I realized, over this past weekend, how much Thanksgiving threw me off, when I went down to visit my family. It’s like getting pulled back in time… and then having to extract myself from the sticky goo of my past. In a way, it was good that I traveled, after I got back from Thanksgiving, because it gave me time to reset my mental compass. But now I’m sick, and I’m looking ahead to another trip down to my family, and it’s starting to get on my nerves.

Ah, well — so go the holidays. And at least I’m aware of how much my family re-calibrates my thinking when I am with them… so when I get back from the Christmas trip, I can dig in again and work on my job skills, rather than thinking about that novel I was going to write, that I was so sure would be a best-seller. Cripes, but there’s a lot swirling in my head that I need to manage.

And it’s pretty much stress-related. I find that when I am really stressed, I turn to writing fiction for relief. I start writing novels. Or short stories. It calms me. It gives me another place to “go”. But it also distracts me from doing what I need to do. The rush I get from starting something new is a powerful opiate for me. It dulls the pain and gets me thinking about all the new possibilities in life. But after the newness wears off, it’s just another thing I have to do — and it just drags me down.

So, enough of the novel-writing. At least for the next six months. If I’m ever in a position to just kick back and spend hours on end doing nothing, and my job situation is secure and stable, and I don’t have pressing financial needs, I’ll turn to writing fiction. But until that time, I need to keep steady in what I have been planning and working on for the past months — beefing up my technical skills, focusing on certain specific areas where I feel I can really contribute and make a positive difference, and worrying about a decent paycheck, not whether to write in first or second or third person.

One thing I know for sure, that is giving me a great deal of comfort — I would much rather be an individual contributor and work with numbers and code, than deal with people each and every day. I don’t want to be a manager. I want to make things, create things, invent things, render things. I want to interact with machines that will just tell me yes/no… instead of the endless dancing around all the issues and the nuances of human interaction. It’s just too stressful for me. It’s just no fun. It might look more impressive to the rest of the world, but it’s not what I want to do with myself.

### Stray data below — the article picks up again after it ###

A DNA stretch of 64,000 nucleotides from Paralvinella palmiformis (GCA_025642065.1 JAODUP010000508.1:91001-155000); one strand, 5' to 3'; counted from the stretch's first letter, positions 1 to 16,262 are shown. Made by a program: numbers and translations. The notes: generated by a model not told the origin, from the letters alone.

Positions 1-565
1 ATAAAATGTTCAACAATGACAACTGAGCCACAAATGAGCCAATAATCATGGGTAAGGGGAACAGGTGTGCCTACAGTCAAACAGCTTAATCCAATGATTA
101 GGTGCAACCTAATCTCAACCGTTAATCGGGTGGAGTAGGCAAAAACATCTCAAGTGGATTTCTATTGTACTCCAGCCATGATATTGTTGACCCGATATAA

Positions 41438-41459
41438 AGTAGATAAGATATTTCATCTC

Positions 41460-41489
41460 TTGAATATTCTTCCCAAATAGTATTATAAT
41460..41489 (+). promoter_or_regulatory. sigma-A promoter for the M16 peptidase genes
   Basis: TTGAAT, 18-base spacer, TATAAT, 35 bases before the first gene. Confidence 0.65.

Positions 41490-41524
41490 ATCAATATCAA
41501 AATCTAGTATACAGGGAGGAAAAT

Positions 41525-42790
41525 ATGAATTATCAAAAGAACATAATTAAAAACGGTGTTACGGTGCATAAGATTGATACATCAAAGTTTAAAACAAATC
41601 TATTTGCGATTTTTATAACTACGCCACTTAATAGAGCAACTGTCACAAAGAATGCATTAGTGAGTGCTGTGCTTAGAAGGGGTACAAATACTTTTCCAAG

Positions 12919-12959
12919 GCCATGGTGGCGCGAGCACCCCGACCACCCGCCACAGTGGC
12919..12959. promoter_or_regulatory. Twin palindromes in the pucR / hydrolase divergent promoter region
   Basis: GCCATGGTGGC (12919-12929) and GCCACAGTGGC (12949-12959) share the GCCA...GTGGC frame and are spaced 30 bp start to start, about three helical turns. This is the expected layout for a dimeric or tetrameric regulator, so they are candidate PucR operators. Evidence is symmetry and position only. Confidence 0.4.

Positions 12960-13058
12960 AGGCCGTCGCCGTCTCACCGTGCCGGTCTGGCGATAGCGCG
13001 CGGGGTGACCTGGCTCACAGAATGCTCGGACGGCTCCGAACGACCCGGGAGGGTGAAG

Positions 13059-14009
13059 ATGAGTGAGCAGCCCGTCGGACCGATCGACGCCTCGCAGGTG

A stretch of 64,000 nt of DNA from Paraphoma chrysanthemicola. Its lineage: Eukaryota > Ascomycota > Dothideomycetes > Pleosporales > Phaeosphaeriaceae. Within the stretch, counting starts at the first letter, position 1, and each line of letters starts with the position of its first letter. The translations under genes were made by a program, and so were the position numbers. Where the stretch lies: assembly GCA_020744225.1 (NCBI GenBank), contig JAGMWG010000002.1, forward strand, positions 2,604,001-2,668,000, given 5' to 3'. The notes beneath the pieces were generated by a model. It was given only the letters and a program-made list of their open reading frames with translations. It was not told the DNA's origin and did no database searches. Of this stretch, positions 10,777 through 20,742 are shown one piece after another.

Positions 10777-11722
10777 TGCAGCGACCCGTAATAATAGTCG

I DO know what I want to do with myself. And that is a huge comfort. Especially on days like today, when everybody is clamoring for some sort of overdue thing, they’re getting snotty and irate because it’s closing down on year-end and they haven’t met all their goals, and I feel like I’m going to fall over and/or throw up.

I DO know that I’m outa there in the spring. I will have my skills in place adequately to do just that. I DO know where I’m going to focus my attention, and I DO know how important it is to not lose my train of thought again. I’m also aware — more than ever — of how distracting my family is for me, when it comes to living my life. I have to sorta kinda guard myself from their well-intentioned “guidance” and fend off their “caring” interference. They mean well. I know that. But they just don’t help, when it comes to making decisions about where I need to go next in my life.

Maybe it all boils down to possibility and opportunity. I know I live in a much wider world than they do, and I am much more hooked into what else is possible for me. I need to keep that in mind, as I move forward.

And so I shall. The last big trip of the holidays is coming up, and I’ll be seeing a lot of family — both sides, actually — on the road. My spouse’s family is much more supportive of my career than my birth family, so that will be a relief to be with them. I will need to create some sort of reminder for myself about what truly matters, over the coming months, and I will need to be careful to keep on track, so I don’t get pulled off the rails too much — or at the very least, I can get back on track after the trip is over. I’ll have to think about how to do that… it may be a real challenge. But then, real challenges are usually easier for me to handle than the “easy-peasy” ones. So, my task is clear.